Juliet returned with McNabb in tow.”The only car that left by the other exit was a silver Toyota Corolla.” She looked at Henry. “It was followed by a motorcycle.”

“Did you get a good look at the plates?”

“Yes, Chief,” said Buzz. “We’ve put out a BOLO on both vehicles.”

“Anything yet?”

“Henry, they’ve only just issued it,” said the Chief. “You should know we rarely get an immediate response.” She turned to Buzz. “Check the airlines for flights leaving within the next four hours. We might be able to get a timetable.”

“Yes, Chief.” The young officer left.

“Mr. Spencer,” started Juliet, “we know that Shawn can keep calm during this type of situation. He’ll be fine.”

Henry took a deep breath. “You’re right. He did handle himself well through that incident—aside from going off on his own.”

A typical backhanded Henry Spencer compliment. “Is there anything we can do to narrow down where Lynch could have gone?”

“And how do you expect us to do that?” demanded Lassiter.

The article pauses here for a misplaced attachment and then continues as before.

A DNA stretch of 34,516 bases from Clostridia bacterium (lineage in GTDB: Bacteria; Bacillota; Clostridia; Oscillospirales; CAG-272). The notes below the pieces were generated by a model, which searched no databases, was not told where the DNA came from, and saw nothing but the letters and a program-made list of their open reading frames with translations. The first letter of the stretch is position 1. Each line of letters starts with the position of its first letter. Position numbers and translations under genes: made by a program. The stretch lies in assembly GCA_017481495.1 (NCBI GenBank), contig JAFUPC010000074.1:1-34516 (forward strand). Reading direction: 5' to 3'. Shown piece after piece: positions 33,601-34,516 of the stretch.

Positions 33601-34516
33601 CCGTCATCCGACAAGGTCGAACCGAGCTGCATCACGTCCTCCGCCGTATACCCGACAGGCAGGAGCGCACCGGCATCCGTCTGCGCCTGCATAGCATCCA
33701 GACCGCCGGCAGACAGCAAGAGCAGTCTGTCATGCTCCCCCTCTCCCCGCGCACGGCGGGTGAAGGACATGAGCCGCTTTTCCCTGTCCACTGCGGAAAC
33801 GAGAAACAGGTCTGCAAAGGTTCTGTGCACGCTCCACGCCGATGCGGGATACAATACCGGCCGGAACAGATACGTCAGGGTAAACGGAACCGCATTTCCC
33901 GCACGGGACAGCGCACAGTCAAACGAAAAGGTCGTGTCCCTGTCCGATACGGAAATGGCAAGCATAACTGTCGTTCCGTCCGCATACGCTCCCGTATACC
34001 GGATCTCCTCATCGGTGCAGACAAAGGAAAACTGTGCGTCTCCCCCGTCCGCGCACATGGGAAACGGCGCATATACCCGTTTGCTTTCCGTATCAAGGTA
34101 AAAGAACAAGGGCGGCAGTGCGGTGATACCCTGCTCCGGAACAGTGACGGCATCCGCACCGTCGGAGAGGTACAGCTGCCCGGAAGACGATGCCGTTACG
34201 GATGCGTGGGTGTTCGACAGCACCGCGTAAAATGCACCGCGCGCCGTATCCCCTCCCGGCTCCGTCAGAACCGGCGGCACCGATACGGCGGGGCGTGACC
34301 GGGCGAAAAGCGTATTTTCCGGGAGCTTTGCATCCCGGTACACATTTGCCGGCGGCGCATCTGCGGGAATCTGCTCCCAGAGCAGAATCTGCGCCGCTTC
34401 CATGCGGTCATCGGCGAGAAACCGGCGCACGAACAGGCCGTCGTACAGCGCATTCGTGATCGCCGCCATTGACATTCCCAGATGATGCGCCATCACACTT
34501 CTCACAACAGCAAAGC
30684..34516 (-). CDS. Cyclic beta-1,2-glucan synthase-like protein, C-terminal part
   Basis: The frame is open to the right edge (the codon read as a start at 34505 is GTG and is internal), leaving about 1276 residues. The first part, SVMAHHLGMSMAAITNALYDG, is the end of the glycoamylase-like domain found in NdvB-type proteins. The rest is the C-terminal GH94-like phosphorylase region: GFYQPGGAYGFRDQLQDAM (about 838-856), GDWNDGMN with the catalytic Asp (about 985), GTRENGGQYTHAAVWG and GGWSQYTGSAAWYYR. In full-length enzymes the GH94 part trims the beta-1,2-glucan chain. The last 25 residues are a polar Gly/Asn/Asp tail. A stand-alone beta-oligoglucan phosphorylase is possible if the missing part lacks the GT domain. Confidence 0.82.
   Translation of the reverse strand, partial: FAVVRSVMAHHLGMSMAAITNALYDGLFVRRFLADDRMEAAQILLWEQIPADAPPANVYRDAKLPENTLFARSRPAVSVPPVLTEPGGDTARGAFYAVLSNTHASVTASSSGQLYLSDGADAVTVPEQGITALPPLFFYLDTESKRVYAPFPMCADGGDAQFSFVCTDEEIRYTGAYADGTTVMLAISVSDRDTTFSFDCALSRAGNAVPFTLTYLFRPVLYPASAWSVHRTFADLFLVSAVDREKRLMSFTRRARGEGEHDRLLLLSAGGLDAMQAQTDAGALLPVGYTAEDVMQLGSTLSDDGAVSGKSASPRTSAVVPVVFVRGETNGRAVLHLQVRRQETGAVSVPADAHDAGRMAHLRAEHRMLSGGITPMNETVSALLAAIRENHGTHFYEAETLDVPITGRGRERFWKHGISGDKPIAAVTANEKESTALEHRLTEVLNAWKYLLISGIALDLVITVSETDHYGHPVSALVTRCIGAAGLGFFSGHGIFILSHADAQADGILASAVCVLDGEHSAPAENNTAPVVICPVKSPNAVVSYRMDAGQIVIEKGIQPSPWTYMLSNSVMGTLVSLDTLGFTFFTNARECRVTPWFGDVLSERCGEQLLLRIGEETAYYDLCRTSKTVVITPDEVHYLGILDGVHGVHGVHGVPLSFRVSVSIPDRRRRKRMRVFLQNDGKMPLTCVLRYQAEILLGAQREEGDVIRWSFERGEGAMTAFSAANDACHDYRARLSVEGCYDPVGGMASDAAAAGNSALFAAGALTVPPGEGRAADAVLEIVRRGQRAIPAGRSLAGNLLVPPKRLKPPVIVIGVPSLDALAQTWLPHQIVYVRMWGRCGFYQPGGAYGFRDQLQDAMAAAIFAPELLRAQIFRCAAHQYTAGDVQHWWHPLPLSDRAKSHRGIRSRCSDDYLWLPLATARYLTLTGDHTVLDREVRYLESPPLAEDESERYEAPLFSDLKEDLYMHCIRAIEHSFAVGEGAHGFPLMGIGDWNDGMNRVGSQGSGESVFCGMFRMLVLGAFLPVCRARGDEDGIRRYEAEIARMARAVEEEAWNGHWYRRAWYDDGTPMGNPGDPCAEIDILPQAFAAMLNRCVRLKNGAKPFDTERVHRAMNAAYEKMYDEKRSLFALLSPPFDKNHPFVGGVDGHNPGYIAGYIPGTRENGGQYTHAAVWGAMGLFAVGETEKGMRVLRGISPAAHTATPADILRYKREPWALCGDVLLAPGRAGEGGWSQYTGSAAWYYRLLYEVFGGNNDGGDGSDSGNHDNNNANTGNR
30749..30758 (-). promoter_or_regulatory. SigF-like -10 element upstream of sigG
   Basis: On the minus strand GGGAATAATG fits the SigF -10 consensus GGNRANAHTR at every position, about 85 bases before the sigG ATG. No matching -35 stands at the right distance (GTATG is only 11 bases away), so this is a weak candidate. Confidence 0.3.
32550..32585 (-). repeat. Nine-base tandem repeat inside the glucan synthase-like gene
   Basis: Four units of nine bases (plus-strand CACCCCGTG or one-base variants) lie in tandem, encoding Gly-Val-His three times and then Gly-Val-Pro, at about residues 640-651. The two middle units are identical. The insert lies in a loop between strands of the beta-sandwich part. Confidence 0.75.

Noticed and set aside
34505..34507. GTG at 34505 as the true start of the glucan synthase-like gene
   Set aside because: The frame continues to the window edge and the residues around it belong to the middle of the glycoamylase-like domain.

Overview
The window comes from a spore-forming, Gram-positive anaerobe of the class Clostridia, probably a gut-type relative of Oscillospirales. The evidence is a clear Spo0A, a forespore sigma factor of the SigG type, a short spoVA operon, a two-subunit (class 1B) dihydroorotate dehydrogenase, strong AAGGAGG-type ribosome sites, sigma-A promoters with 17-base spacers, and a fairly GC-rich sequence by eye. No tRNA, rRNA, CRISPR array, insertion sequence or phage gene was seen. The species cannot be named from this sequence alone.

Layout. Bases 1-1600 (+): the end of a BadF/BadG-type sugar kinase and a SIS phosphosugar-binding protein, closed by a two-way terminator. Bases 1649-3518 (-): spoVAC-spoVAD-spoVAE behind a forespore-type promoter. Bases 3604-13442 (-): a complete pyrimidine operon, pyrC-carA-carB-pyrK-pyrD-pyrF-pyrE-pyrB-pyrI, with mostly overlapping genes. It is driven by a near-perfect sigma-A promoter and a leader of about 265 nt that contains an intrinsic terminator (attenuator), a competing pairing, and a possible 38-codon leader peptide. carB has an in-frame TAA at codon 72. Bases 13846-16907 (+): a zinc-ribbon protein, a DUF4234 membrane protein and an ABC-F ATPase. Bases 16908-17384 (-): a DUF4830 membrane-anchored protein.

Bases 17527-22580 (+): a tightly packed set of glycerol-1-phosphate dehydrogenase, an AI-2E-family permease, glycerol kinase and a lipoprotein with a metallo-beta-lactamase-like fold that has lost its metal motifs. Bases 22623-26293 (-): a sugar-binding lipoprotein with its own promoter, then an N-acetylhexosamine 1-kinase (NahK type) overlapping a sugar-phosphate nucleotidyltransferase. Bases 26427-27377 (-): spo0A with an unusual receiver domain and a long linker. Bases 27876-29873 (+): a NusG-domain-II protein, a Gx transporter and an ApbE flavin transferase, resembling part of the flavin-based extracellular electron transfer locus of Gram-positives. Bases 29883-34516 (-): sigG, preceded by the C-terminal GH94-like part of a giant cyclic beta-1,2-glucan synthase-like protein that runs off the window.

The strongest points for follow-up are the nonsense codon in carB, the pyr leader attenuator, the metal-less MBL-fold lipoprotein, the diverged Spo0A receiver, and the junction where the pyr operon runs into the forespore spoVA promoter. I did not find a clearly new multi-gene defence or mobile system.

“Perhaps by speculating on the best places one could hide based on the direction the car was going.” Alan was not going to raise his voice. The case had hit home for everyone in this office and emotions were running high. Cool heads needed to prevail if they were going to help Shawn.

Lassiter scoffed and the Chief glared at him. “We do need to do something to find him instead of waiting here doing nothing.”

“Okay, based on the direction he was going—if he doesn’t change—he’s heading for the warehouse district, a regular warren of bolt holes.”

“There is a section they’re converting,” said Jules. “If he were to enter with boxes, people would think he was moving in.”

“And that’s not exactly the neighborhood where people have housewarmings,” said Henry, “so he can stay anonymous.”

There was a knock on the doorframe and they all turned to see Buzz. “We’ve got him. We had a 242--”

Lassiter snatched the paper from the officer’s hand. “All right, let’s roll!” The Chief cleared her throat. “If that’s all right,” he added.

“You go ahead. I’ll put in a call to SWAT and follow.”

“SWAT? I can handle--”

“This is a potential hostage situation, Carlton. It’s procedure.”

“Yes, Chief.” He strode out past Buzz followed by Jules and Henry.

Alan paused at the doorway. “He’ll be fine.” Thing was, he didn’t know if he was saying that for the Chief’s benefit or his own.